Requirements for a GDPR and ePrivacy-compliant cookie notice
In short, a legitimate, compliant cookie notification must:
- Obtain clear and unequivocal user consent,
- before processing personal data,
- after specifying all types of cookies and other tracking technologies that are available and operated on their pages,
- in an easily understandable way that enables users to grant and withdraw consent for each individual category of cookies,
- in order to be able to document every consent of the user securely and confidentially,
- and ask for renewed consent every twelve months.
The bad, the good and the very good: a tour of the cookie information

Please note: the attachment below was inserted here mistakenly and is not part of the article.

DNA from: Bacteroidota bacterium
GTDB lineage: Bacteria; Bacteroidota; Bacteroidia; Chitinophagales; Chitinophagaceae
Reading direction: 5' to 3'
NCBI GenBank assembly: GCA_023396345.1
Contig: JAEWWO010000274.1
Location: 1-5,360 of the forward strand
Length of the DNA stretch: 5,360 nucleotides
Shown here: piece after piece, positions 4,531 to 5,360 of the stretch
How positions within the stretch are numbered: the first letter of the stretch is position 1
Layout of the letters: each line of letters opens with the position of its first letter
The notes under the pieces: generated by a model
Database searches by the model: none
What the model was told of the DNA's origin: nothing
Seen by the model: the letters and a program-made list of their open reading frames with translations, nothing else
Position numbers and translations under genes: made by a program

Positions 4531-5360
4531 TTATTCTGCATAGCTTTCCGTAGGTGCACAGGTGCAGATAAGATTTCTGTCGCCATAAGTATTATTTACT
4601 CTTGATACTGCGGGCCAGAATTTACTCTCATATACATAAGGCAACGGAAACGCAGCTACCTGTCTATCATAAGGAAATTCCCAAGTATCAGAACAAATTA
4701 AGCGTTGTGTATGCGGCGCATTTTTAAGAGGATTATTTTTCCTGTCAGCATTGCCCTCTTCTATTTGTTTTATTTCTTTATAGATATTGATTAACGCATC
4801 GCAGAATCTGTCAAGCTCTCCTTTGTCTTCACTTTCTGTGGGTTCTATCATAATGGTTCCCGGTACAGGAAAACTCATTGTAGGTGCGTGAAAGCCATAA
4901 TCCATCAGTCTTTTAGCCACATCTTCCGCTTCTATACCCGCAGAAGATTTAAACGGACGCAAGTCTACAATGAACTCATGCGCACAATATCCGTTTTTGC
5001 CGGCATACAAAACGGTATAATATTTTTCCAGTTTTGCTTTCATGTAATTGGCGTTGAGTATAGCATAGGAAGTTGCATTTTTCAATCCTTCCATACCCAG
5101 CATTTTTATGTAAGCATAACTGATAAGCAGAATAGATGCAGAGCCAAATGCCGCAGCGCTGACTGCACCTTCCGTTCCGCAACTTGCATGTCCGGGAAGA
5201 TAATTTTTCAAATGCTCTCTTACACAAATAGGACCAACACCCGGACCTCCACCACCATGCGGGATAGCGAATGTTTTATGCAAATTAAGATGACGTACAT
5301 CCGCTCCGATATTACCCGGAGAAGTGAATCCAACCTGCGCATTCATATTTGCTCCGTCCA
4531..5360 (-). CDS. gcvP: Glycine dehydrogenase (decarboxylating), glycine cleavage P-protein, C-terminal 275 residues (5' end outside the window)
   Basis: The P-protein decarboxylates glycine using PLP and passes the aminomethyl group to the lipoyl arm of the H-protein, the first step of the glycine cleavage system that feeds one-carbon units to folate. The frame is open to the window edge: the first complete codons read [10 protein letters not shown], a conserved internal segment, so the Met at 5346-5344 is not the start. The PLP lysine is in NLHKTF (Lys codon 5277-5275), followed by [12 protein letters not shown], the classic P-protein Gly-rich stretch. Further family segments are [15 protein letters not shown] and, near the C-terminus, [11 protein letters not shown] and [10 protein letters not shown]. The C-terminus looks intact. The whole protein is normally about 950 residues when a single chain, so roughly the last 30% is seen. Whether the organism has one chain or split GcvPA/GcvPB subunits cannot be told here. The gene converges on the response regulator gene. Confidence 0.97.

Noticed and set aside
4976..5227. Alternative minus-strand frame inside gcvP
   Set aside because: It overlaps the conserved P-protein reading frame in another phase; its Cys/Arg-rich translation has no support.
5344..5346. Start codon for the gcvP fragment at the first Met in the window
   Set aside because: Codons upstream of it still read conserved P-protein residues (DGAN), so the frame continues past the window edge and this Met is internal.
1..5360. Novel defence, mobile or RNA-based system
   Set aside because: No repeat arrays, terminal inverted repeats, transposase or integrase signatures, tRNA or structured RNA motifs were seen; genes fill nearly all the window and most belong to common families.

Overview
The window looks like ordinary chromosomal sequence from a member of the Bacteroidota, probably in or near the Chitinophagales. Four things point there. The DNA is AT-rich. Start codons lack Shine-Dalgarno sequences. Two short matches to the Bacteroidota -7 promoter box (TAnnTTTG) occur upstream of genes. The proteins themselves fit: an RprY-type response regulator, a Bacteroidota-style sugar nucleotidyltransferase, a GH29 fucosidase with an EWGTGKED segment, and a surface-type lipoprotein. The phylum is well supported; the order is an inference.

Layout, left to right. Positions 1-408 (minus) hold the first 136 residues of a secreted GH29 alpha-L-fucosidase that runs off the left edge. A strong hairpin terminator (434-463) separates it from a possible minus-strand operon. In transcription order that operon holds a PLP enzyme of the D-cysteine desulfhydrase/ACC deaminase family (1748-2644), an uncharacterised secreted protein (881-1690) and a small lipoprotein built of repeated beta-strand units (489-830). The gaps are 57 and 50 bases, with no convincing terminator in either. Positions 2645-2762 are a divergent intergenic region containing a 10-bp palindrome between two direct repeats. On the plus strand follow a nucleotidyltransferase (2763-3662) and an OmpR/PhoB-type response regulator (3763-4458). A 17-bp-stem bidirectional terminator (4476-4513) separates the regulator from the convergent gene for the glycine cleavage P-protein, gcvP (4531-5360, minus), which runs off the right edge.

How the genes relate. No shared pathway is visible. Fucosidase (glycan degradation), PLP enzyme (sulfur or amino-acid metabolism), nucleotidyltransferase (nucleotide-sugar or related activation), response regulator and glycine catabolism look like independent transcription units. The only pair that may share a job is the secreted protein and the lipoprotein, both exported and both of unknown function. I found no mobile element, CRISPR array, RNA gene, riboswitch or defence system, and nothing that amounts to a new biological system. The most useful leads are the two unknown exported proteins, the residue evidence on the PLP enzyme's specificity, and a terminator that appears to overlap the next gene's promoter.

A bad – and non-compliant – cookie notice is a notice that does not specify the various tracking cookies and their functions that they serve, and does not allow the user to make a real choice of consent, but forces them to simply click “OK” or click “accept”. Such a cookie notice is not GDPR-compliant.
This is a bad, non-compliant cookie notice that does not allow real user consent.
This is not an actual and genuine cookie consent, since the user has no way of knowing who or what he agrees with, nor is it able to withdraw this consent if he changes his mind.
A good cookie notice is a notice that includes the user option to disable the different types of trackers and cookies with which you do not want to share your information.
A very good cookie notice is one that, through extensive details, in clear and understandable language, passes on as much information to the end user as the website operator has about third-party tracking devices and cookies that are operated on his website.
Through transparency, a cookie notice enables us to understand which decisions we want to make online and gives us the opportunity to protect our right to privacy online.